After a blissful, serene quiet period, I have somehow started getting more and more “opportunities” to “like” one or another business on Facebook, usually in exchange for a CHANCE at some future benefit. Sometimes these opportunities are delivered in bulk, like a case of Pepsi (I’m a Coke man, myself) or doses of bad tasting cough syrup. What gives? Haven’t we already decided this is a bad idea over the long term? It feels a little smarmy, selling out the goodwill of your brand for a short little burst of happy. For we all know that these likes are fleeting, don’t we?
There are many articles on this. Here is one from ZDNet. Here is another from Fresh Networks, and yet a third from Social Media Today. They all say basically the same thing: once someone comes to your page and hits “like,” they rarely, IF EVER, come back. There is typically no reason to in their minds. 47% of potential customers in a recent survey said that liking a page has no influence on a purchasing decision from that brand, and that 67% only liked the page to get better deals.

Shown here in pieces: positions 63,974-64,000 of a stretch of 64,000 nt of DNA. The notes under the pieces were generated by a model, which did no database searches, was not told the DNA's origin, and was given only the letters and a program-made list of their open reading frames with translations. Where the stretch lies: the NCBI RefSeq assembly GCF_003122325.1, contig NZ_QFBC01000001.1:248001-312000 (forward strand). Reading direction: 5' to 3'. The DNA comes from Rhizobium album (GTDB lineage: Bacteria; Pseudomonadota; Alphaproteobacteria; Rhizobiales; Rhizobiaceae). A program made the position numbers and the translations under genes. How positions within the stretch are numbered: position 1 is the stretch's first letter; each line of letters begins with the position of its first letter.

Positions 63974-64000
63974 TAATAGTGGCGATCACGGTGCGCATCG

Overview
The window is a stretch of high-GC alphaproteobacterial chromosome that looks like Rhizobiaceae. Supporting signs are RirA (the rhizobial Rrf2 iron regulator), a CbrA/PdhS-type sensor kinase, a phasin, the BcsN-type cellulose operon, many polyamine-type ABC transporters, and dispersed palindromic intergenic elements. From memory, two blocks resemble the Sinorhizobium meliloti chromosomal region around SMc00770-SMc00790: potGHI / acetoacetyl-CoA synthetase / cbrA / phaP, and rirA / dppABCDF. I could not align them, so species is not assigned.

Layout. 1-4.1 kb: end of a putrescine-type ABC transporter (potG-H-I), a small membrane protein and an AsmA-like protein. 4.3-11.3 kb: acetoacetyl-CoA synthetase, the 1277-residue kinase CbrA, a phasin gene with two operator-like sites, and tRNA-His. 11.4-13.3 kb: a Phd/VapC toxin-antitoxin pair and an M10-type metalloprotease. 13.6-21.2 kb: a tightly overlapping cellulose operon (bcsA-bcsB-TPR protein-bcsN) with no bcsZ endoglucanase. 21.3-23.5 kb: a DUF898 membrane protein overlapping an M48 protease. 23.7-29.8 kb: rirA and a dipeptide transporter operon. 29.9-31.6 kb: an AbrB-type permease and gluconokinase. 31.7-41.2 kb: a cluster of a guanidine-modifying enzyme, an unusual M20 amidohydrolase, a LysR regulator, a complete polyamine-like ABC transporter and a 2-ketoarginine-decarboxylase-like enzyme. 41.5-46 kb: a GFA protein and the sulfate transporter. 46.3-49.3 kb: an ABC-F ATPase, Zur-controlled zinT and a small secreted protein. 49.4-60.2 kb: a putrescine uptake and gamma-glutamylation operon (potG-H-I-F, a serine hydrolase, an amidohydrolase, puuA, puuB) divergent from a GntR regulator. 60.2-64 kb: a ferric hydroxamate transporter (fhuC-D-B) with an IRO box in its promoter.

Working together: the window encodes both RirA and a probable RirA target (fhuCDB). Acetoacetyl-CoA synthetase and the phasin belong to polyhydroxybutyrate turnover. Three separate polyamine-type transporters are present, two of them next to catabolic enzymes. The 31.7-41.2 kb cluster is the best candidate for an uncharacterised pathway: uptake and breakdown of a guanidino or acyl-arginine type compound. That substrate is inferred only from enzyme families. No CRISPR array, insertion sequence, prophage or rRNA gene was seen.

Facebook is a great platform for sharing the human side of a business and giving customers a glimpse of the people behind the operation. Sharing content, thoughts, and ideas with your customers in turn builds trust, which can enhance sales over the long term because we all feel better buying from trusted sources. But in order to earn and KEEP that trust, you have to be prepared to make the page a source of value EVERY DAY. If you promise one thing and deliver less, you will undo all your efforts.
So why would you undermine that trust by baiting “likes” with false or weak “deals” that will never be repeated? Moreover why would you PAY to do that?
Having just lost a client who decided to go with a “cheaper” consultant who guaranteed to vastly increase their Facebook “likes” and Twitter followers – because that’s THE most important thing in social media (gah!) – I am deeply feeling this pain right now. It’s amazing what some will fall for, even in the face of overwhelming evidence that sharing items of value to the consumer/client, NOT just ongoing commercials for the business, is the linchpin of great social media strategy. Sigh.
@SweetTeaComm Not only that but I’m seeing consistent, blatant breaking of Facebook’s promotion guidelines. It seems that some consultants think it’s OK to counsel clients to do what is against the rules, just because “everyone else is doing it.” I am confident in the counsel we provide that is within guidelines, so when the Facebook crackdown happens, and pages are disabled, our clients will be untouched.